A team of researchers led by Caroline Gutjahr, professor for plant genetics at the TUM School of Life Sciences Weihenstephan, has now discovered that it also plays an important role in regulating the growth of roots.

Research news battenberg@zv.tum.de news-35739 Thu, 17 Oct 2019 08:47:05 +0200
Inactive receptor renders immunotherapies ineffective https://www.tum.de/en/about-tum/news/press-releases/details/35737/ An overactive immune system can be nearly as dangerous as an inactive one, triggering inflammation that attacks the body’s own tissues. To counter this, the immune system has what are known as checkpoint molecules, which, when switched on, act like a brake on the immune system. However, cancer cells can exploit this mechanism: by switching on their checkpoint molecules, they are able to elude attacks by the immune system. The weakened immune response that results is then no longer robust enough to fight off the cancer cells.

A new approach to cancer therapy therefore involves the use of drugs known as checkpoint inhibitors. These substances release the “brake” applied by cancer cells, thus restoring the immune system’s ability to combat cancer. Checkpoint inhibitors are already being used successfully in skin cancer and many other malignancies.

Research news news-35737 Mon, 14 Oct 2019 09:56:56 +0200
TUM welcomes more than 13,000 students https://www.tum.de/en/about-tum/news/press-releases/details/35734/ Next week about 7,100 new students will begin their first semester in a bachelor's program or other fundamental course of study. Master's programs will welcome around 4,800 new students – a new all-time high. Almost half of the new master's enrollees are from outside Germany.

The TUM Board of Management will welcome the new students at a celebration in the courtyard of the main building in Munich starting at 5 pm on Monday, October 14.

Campus news news-35734 Fri, 11 Oct 2019 10:33:56 +0200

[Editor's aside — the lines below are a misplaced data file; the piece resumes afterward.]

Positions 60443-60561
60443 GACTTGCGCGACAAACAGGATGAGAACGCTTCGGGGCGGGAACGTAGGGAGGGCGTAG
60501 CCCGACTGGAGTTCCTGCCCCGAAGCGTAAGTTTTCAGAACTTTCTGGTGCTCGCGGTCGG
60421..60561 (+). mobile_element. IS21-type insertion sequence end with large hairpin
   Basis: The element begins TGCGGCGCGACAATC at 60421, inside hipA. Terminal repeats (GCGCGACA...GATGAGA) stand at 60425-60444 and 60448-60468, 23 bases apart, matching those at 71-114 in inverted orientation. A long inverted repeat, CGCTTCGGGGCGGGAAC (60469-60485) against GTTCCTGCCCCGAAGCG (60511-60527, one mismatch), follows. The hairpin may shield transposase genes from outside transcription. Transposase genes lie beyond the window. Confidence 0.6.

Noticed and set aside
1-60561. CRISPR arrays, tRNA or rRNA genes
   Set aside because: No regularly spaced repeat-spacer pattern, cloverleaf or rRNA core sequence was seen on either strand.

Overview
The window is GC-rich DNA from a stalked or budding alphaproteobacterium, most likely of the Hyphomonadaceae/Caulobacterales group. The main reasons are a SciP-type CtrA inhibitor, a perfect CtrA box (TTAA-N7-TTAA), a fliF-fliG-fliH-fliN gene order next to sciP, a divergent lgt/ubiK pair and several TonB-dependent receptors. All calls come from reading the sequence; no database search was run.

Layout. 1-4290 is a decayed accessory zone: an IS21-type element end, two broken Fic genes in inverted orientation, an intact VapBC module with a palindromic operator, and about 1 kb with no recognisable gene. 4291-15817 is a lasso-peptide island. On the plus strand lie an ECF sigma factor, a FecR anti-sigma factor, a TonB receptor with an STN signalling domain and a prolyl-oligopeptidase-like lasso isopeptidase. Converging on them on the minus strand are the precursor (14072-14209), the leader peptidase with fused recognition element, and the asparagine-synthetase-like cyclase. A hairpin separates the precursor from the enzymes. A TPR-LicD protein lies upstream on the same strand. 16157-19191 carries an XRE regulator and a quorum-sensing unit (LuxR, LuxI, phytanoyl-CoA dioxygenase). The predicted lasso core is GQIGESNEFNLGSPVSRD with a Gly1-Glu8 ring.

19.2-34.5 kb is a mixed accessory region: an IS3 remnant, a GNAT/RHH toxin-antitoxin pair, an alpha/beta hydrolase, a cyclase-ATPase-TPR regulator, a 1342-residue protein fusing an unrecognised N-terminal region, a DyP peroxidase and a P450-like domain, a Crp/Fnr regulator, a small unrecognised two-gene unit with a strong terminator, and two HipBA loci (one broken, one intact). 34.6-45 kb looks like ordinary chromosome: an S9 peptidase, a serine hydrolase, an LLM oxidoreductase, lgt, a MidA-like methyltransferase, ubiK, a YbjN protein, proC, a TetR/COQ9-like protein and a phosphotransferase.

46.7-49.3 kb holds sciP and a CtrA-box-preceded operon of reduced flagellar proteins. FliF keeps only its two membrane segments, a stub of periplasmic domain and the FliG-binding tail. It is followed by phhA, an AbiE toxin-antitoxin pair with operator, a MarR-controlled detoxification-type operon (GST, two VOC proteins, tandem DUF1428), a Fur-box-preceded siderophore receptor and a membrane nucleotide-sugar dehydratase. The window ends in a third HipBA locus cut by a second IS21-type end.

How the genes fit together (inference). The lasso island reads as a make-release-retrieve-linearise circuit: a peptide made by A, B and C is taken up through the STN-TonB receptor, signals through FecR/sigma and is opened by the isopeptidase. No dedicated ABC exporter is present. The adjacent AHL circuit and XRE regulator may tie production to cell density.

Sensitive robots are safer https://www.tum.de/en/about-tum/news/press-releases/details/35732/ The artificial skin developed by Prof. Gordon Cheng and his team consists of hexagonal cells about the size of a two-euro coin (i.e. about one inch in diameter). Each is equipped with a microprocessor and sensors to detect contact, acceleration, proximity and temperature. Such artificial skin enables robots to perceive their surroundings in much greater detail and with more sensitivity. This not only helps them to move safely. It also makes them safer when operating near people and gives them the ability to anticipate and actively avoid accidents.

The skin cells themselves were developed around 10 years ago by Gordon Cheng, Professor of Cognitive Systems at TUM. But this invention only revealed its full potential when integrated into a sophisticated system as described in the latest issue of the journal “Proceedings of the IEEE”

Research news paul.hellmich@tum.de news-35730 Thu, 10 Oct 2019 10:00:00 +0200
TUM researching future-oriented digital manufacturing technology https://www.tum.de/en/about-tum/news/press-releases/details/35731/ Using advanced, innovative materials and intelligent combinations, new process technologies based on digital 3D designs can be deployed to develop a wide variety of components with complex geometries in a load and function-oriented manner, building them up additively, layer for layer.